written by Amanda Gross
It is no secret that Mennonite culture subsists on conflict avoidance.
In the white North American Mennonite culture that I’ve known, it is considered closer to God to keep the peace rather than transform the tension. When voices get loud or heated, there is a large quiet majority championing the status quo of silence. They are caring, worried, good Mennonite women who worship relationship. They are the offended, concerned church leaders who offer their unsolicited advice. They are the whisperers and grumblers whose conversations may never leave their living rooms. The Mennonite identity as pacifist, the church’s position on peace, along with a lasting martyr-complex of turning the other cheek has clouded generational understanding of how to healthily engage in conflict. The pendulum swings quickly from suppression to division with a sharpened blade reducing the speaking of multiple truths and isolating an analysis of power.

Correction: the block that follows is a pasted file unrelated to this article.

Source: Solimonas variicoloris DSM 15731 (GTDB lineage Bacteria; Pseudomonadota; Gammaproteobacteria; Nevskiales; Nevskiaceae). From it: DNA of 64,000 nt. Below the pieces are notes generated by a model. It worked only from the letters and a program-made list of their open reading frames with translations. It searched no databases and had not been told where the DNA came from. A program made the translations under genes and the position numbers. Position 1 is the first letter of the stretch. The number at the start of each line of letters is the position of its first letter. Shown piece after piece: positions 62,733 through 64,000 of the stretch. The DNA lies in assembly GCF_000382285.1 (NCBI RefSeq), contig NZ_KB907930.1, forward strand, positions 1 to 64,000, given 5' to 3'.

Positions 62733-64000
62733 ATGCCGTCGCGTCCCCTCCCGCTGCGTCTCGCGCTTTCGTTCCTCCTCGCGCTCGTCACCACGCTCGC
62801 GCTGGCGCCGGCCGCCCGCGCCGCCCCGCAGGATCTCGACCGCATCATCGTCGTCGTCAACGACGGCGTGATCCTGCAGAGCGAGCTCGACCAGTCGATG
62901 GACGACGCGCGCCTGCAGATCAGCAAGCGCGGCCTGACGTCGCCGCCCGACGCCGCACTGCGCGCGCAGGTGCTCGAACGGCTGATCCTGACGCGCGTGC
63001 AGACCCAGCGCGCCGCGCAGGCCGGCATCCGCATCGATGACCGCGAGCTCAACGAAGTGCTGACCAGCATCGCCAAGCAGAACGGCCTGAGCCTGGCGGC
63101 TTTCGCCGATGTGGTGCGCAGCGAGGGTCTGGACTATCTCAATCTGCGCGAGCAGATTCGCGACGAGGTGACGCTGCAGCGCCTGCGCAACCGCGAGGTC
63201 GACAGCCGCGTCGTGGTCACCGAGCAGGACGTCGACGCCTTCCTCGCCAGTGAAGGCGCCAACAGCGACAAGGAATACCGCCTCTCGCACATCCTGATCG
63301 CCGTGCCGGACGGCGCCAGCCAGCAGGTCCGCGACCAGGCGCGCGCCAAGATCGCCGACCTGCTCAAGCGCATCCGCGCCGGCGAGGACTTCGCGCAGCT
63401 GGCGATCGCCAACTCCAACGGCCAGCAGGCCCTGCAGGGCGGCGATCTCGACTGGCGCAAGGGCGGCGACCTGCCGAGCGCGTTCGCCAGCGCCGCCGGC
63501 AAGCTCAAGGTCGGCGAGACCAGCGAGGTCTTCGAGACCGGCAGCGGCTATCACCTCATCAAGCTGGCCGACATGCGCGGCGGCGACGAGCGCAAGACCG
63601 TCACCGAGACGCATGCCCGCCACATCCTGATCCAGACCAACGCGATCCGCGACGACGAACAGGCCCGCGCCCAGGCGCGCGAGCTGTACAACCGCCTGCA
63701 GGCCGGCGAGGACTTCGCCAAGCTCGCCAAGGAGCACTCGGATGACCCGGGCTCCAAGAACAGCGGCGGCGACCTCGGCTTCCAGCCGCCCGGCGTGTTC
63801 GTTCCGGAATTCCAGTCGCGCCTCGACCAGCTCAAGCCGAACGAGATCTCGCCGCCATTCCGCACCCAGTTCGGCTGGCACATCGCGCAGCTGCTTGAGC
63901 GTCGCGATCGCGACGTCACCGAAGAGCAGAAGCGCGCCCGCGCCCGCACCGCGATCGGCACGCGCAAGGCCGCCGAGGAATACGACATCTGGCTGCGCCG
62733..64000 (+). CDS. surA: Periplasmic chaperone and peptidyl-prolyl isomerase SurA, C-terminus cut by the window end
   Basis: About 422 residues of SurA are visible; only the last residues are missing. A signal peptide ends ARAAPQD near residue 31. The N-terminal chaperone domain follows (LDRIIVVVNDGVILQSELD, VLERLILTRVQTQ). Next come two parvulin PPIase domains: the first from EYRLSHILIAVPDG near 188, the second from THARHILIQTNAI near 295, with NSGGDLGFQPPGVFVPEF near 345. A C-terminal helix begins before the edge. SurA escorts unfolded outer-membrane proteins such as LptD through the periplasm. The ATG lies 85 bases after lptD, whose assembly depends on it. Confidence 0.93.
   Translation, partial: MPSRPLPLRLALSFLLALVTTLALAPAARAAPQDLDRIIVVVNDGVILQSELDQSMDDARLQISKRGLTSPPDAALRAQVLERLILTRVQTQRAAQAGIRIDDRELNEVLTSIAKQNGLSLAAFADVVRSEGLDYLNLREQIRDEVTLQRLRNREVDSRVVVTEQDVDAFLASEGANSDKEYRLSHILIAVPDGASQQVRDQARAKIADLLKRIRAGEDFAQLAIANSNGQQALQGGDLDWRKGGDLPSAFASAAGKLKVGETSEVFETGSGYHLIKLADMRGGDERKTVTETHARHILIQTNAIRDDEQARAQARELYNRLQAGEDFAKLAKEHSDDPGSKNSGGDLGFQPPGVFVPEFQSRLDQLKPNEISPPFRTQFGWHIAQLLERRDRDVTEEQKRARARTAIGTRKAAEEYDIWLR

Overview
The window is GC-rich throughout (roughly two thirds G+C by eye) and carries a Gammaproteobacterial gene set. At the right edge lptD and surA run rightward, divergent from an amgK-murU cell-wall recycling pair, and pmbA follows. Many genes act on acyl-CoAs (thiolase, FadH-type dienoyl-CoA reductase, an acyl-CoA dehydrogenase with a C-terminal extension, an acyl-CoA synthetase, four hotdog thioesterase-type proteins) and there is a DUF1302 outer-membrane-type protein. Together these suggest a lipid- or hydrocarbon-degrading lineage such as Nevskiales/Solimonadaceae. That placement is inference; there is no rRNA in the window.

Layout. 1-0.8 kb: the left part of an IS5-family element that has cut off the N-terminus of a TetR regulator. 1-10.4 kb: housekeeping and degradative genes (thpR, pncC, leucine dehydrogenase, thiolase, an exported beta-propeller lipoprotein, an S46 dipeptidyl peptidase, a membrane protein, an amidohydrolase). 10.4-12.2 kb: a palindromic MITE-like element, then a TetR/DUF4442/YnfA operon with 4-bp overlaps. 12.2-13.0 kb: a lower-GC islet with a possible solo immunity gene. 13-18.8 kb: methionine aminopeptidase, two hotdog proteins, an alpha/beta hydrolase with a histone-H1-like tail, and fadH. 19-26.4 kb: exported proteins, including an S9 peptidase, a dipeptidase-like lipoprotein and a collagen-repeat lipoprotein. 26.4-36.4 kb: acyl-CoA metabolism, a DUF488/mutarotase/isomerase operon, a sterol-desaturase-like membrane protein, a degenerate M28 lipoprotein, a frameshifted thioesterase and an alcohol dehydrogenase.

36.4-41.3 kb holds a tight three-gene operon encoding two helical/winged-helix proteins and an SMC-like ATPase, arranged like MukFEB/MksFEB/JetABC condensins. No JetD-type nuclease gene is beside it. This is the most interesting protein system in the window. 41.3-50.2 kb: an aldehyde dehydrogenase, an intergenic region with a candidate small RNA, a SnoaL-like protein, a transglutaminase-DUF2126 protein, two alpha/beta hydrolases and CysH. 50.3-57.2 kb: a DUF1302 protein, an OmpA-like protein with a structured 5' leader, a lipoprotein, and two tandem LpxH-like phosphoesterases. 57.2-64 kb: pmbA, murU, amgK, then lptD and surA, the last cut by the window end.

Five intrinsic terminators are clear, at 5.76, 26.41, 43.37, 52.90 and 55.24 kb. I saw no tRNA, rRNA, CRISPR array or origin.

Nannie & Pop Mixed media by Amanda K Gross
I have this vivid memory from when I was 6 or 7 of my mother and her sister coming out of the church Sunday school building in tears. It must have been late spring or early fall, the last of a series of after-church meetings in which the adults locked themselves in the brick and cinderblock air-conditioned building and the children played happily in the honeysuckle and poison ivy outside. When I asked what was going on, I was told they were very sad because many people, including my aunt, were leaving our church. And so our church of a committed 75 (out of the Atlanta metro area’s 5 million) was whittled down to 40ish and a second Atlanta Mennonite church was formed.